CHR admits it’s helpless vs. election-related violence
By Reynaldo C. Santos Jr.
MANILA, Philippines—Commission on Human Rights (CHR) chairman Leila De Lima admitted the agency is helpless in addressing election-related killings and violence.
“We are an under-performing institution,” De Lima said on Wednesday after seeing the report of the Ateneo School of Government (ASoG) on the CHR’s shortcomings in Abra province in Northern Luzon.
“We have not done enough to address violence in the context of elections, whether it is in Abra or elsewhere,” De Lima added.
During elections, government institutions in the province of Abra no longer function, according to the ASoG study.
With institutions “captured” by local political parties, a spate of election-related violence occur. The study said Abra accounts for 16% of the nation’s election-related killings.
“Ten out of its 27 towns are regular hotspots in the last three elections,” the report said.
Local offices of the Commission on Elections (Comelec), the Philippine National Police, the Department of the Interior and Local Government, and the CHR can be “recruited to serve the vested political ends of some politicians’ in the province,” the study added.
De Lima admitted that election-related violence is not the agency’s priority.
Currently, the CHR’s program is centered on the “restrictive Supreme Court and Department of Justice definition” that the extra-legal killings they address should be “perpetrated by state actors against victims characterized mostly as opposition against the state.”
“Easily, we can identify how the definition does not encompass election-related violence. Perpetrators do not act in behalf of the state, but as private individuals. And victims are largely political enemies,” De Lima explained.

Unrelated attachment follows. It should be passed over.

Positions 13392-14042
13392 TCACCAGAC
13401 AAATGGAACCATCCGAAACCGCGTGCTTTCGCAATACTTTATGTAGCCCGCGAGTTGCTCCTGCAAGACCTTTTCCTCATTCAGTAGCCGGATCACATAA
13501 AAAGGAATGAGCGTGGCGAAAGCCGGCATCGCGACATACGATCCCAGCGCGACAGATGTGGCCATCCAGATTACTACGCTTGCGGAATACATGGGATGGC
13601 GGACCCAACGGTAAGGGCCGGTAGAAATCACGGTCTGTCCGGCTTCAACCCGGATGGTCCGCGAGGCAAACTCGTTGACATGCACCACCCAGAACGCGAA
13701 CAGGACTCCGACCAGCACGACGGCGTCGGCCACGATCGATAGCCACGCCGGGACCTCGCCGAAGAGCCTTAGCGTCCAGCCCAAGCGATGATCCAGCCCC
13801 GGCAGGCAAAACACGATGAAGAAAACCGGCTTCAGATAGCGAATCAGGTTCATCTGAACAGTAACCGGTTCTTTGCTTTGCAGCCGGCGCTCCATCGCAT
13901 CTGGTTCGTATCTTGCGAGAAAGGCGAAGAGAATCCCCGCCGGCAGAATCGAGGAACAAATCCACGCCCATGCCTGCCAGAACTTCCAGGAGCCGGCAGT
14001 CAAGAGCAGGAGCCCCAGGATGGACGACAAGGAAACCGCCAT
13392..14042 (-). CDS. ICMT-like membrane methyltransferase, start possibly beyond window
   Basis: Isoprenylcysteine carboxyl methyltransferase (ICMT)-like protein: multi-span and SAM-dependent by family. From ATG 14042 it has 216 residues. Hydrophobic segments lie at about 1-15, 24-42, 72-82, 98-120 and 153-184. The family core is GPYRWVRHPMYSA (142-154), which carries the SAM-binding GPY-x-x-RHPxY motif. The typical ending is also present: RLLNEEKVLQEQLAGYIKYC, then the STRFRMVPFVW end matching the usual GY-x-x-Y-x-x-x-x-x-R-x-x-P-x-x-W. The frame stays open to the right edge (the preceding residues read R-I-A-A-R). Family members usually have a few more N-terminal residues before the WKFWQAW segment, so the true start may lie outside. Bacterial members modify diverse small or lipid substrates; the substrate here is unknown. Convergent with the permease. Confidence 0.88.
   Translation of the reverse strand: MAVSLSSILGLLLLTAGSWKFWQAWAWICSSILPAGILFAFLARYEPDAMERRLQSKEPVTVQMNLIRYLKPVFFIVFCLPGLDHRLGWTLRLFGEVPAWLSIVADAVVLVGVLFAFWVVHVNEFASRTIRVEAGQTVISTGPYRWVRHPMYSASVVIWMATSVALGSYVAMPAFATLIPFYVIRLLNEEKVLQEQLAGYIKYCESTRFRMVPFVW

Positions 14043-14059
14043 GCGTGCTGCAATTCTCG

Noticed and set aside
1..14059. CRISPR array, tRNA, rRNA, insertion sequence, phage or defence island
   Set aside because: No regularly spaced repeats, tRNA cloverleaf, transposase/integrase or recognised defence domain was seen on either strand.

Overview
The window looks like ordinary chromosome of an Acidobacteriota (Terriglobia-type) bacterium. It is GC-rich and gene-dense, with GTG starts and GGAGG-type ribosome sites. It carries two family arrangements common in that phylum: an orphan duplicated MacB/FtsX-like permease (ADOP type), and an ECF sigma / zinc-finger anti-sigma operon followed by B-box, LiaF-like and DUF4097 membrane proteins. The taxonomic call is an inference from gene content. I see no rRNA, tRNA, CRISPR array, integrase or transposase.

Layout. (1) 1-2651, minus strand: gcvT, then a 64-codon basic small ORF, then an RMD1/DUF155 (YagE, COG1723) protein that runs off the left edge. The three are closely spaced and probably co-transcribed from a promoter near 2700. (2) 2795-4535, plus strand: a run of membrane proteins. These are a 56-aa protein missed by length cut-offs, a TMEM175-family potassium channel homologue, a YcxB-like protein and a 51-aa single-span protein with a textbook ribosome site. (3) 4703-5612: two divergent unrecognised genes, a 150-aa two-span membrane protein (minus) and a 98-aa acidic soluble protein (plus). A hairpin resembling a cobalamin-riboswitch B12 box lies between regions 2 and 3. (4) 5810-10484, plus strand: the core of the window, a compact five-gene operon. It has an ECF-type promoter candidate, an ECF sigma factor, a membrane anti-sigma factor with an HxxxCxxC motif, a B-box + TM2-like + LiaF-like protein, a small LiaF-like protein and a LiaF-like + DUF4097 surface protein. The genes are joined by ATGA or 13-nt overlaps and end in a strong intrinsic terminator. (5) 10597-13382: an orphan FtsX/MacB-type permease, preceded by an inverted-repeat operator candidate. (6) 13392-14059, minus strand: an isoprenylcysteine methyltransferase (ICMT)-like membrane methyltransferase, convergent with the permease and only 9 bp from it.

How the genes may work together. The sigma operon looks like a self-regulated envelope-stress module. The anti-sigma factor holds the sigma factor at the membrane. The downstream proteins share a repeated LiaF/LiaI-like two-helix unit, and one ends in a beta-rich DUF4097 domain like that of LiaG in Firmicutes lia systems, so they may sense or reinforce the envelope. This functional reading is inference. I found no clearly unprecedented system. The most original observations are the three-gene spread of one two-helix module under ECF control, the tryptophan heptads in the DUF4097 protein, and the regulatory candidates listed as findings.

Classifying the types of killings that will be within its mandate confuses the CHR. The commission doesn’t want to intervene in all forms of killings or they would almost duplicate the role of the police.
“At the moment, we simply don’t have clean cut guidelines to identify election-related violence from within our current mandate to monitor and investigate them as extra-legal cases,” she said.
De Lima said the CHR has been trying to expand their definition of and jurisdiction on extra-legal killings. The agency has done this by investigating the vigilante killings by the so-called “Davao Death Squad” in Davao City.
“All killings, after all, are human rights violations,” de Lima said.
But even if the CHR decides to take on election-related violence, De Lima said they don’t have the capacity to collate data, much less to monitor and address them.
“We have an operational deficiency… that leads to the difficulty of properly categorizing election-related violence,” she added.